Proving need

All funders like to know that their support is needed, not only by your group but by the wider community.

With increasing pressure on funders resources, proving the need has become one of the most important features of fundraising today.

There are many ways to prove a need – all require a bit of research by you.  There are two basic types of research:

Primary research – doing it yourself

Doing your own research may seem daunting, but it is really just about asking people questions.  If you have ever filled in questionnaires you have already taken part in someone else’s primary research. Primary research can include:

  • asking people questions for example in focus groups or handing out questionnaires at events
  • looking at what services are available or how people behave (observation)
  • recording referrals to your service and requests for help
  • community audits or feasibility studies (for large projects)

To be effective, your research needs to be appropriate to the people you are working with and the questions that you want to answer. 

To avoid things getting too expensive or time-consuming, primary research needs to be planned and where possible built into your ongoing activities.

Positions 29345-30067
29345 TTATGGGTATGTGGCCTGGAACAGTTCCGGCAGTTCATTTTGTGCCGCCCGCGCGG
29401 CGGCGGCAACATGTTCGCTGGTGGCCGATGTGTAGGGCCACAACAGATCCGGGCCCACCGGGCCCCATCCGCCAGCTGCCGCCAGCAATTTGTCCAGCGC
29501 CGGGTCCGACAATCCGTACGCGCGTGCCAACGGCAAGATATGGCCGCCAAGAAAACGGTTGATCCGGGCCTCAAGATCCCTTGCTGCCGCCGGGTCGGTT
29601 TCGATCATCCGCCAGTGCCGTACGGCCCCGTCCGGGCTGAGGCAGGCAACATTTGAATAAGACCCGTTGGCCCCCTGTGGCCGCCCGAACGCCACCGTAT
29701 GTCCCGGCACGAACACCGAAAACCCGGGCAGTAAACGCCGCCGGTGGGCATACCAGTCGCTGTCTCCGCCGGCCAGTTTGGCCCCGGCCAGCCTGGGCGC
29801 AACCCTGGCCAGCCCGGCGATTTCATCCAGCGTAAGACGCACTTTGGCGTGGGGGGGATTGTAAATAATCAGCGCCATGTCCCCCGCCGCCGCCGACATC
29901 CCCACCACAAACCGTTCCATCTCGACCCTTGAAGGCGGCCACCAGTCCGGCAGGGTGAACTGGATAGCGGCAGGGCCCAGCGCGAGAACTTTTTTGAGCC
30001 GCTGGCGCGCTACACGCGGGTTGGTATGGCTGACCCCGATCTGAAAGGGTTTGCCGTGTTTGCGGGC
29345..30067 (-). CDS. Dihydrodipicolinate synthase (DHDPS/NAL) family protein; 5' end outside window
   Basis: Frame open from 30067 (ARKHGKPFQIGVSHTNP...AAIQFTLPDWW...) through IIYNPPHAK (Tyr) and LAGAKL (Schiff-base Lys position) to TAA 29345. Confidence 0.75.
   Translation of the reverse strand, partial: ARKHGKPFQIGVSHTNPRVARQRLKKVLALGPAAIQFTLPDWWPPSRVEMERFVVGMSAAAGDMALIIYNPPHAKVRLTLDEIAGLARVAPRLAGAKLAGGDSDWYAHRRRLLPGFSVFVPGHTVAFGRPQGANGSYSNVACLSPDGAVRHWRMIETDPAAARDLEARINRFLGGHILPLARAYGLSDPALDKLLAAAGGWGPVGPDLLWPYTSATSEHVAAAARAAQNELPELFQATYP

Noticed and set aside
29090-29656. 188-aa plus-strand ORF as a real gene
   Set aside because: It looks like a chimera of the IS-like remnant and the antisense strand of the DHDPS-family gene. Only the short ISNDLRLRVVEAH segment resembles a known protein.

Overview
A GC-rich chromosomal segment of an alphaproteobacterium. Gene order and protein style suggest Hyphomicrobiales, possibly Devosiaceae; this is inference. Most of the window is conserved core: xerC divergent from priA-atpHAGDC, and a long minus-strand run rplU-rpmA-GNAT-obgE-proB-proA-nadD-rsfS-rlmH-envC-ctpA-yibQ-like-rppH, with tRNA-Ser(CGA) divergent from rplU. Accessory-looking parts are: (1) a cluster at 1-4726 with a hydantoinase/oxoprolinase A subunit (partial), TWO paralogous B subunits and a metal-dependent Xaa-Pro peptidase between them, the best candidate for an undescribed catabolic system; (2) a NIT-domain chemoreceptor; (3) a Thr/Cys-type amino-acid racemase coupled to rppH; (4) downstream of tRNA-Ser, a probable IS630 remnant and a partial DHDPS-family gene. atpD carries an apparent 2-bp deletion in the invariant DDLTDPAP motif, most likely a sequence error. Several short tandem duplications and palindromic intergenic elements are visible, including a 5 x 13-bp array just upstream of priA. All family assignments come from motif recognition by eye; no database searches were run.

Secondary research – using other people’s!

You don’t have to do all the research yourself – there is a lot of research already done, and the internet has made finding it  much easier.  You can show that your activity is needed by using:

  • research and reports by Government, universities, charities and think-tanks
  • statistics or reports from your local authority and local NHS
  • government statistics
  • funders’ own research
  • project evaluation reports

Using sources that are credible and reliable is important.

Always find the original source – that means using the actual government report rather than a summary in a newspaper. 

Keep a copy of any research you use, along with the author, the publisher - and the publication date – some funders will only accept it if you include this information too.


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